Who's Letting the Dogs Out?
E ight hundred pounds of dogs on more than half a dozen leads, led by 130 pounds of woman. That sight is all the advertising needed for Tonya Vellotti, Connecticut’s Pet Au Pair. Keeping up with seven or more dogs at once is the easy part, she says: “The dogs behave because they want to go for their walk!” The challenge is keeping up with the demand for dog-walking, socializing or house-training. Velotti has hired two other people just to keep up.
The secret to her business success? She loves her work; she excels at it. Special requests? Vellotti says yes. “It's all special requests, everything I do – and I never say no. I consider it a privilege to be doing this work.”
She sees most of her four-legged charges daily during the work week. But weekends can be just as busy, what with family get-aways and other trips.
Velotti’s typical day starts at 9 am. She often has a few dogs staying with her, so she gathers them up and heads out for her rounds, picking up six or seven dogs at a time for a 30- to 45-minute walk, returning them, then moving on to the next neighborhood. A two-dog limit per walker at local dog parks means Vellotti usually avoids those spots, unless a client specifically requests a dog-park visit. In nice weather, the dogs are treated to a little extra time. But even in cold or inclement weather, they go home having had a nice outing and the attention dogs crave.
The day continues with walks and care visits until 6 pm. By then, Velotti has walked about 20 miles. Even then, sometimes there’s a late visit to feed and walk dogs for a client working the night shift.
V ellotti began pet-sitting 14 years ago, as a vet tech.
“People would ask me to check in on their pets. I was making $100 a week just on my lunch hour.”
It seems like a dream job. But it is rigorous, demanding work. Clients often look to a pet-sitter to maintain a routine. A successful sitter has to be committed and reliable, for animals need care whether it's raining, snowing, blowing, or sunny. Jen Beasley, who works in Washington, D.C., explains, “You can't miss a feeding. And people trust you —not only with access to their home, but to their best friend. That's something to be taken seriously.”
Hard work and reliability pay. In an urban area or commuter suburb, rates per dog usually range from $10 to $20 for a half-hour walk, and up to $70 for overnight visits. Grooming and other special care may be offered as additional services. A pet-care entrepreneur walking several dogs at a time could approach a six-figure annual income.
Juggling all the needs of a large clientele, however, can complicate the equation. Monica Frate, who owns a service called Daytripping Dogs in Darien, Connecticut, cares for pets while people are out of town, and offers a support system for people with busy families. Other clients are commuters whose pets are their families. Frate dismisses the idea of a typical day: “My schedule is different every day.”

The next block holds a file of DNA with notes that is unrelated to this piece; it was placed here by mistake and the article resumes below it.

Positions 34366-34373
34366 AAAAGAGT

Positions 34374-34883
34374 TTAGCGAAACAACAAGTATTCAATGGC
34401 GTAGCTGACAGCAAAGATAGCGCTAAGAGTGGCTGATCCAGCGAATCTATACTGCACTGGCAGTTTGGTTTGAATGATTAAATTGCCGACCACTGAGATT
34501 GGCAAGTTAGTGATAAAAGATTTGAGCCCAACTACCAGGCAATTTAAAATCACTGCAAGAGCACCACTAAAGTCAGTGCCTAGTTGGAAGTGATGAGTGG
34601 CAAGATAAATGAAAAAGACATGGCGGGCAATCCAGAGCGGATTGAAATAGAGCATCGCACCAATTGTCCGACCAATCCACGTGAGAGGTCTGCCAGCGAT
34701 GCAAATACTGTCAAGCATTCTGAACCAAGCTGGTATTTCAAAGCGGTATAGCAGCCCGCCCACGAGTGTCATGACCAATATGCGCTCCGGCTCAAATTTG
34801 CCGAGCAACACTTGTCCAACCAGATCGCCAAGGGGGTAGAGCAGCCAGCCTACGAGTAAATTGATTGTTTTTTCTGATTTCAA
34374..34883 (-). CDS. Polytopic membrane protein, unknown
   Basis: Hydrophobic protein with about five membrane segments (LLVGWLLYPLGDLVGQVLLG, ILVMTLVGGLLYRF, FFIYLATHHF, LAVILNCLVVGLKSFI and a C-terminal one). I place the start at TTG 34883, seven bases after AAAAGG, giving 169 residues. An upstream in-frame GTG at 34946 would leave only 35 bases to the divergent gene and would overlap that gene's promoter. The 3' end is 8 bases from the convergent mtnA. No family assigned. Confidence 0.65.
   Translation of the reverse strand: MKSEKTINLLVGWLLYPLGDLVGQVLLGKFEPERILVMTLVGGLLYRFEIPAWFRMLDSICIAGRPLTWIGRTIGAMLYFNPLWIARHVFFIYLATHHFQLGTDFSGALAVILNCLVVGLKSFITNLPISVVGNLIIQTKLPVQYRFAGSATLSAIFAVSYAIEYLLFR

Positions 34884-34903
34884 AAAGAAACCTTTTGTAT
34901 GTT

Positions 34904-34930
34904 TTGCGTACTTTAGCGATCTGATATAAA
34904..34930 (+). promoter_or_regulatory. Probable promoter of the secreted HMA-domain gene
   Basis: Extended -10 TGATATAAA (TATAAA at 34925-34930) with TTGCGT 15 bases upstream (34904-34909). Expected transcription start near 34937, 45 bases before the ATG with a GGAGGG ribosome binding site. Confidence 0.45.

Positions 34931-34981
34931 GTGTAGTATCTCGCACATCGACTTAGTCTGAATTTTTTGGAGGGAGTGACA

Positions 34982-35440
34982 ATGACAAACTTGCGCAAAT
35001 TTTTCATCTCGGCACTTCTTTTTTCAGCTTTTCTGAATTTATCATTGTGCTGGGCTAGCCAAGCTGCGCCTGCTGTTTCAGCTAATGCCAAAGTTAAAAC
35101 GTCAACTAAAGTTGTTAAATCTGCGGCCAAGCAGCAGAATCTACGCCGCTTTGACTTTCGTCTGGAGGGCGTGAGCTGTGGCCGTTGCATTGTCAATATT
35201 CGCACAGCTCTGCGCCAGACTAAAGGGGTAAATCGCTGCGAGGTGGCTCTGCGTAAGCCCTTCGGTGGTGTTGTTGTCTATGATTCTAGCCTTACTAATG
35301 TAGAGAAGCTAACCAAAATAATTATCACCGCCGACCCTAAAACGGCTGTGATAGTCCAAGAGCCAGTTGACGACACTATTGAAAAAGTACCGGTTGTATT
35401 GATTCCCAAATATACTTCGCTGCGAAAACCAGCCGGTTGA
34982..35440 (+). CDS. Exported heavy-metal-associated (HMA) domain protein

In densely populated areas where most people live in apartments, dog walking is a critical service that often helps people keep their animals. Jordan Kaplan, owner of Petaholics, whose employees serve Manhattan and Brooklyn, knows many professionals working ten- to twelve-hour days. Other pet-sitters fill a different need, hired to help administer medications and provide special monitoring. Jen Beasley sees numerous diabetic cats, and is able to check blood sugar. “In the case of one very sick little kitty,” Beasley recounts intravenous fluids and vet checkups “while his owner was in Bhutan for three weeks.”
Beasley waters plants and brings in the mail while the humans are away. Sometimes she stays overnight in the client’s home. For Beasley, this isn't a primary income; it’s extra travel money. So who watches her cat Francisco while Beasley travels? She connects with other pet sitters through a time-sharing website, and trades her care services for equal cat-sitting time from a trusted colleague.
“If she were a client, I would normally charge her $15 a day,” says Beasley, but the better option is to depend on this care giving for Francisco.
The success of good pet-sitters reflects an increased understanding that leaving an animal home alone for long periods isn't the cat's meow. Sitters can fill in care gaps that enable animals to stay happy and healthy, with families who want the best for them.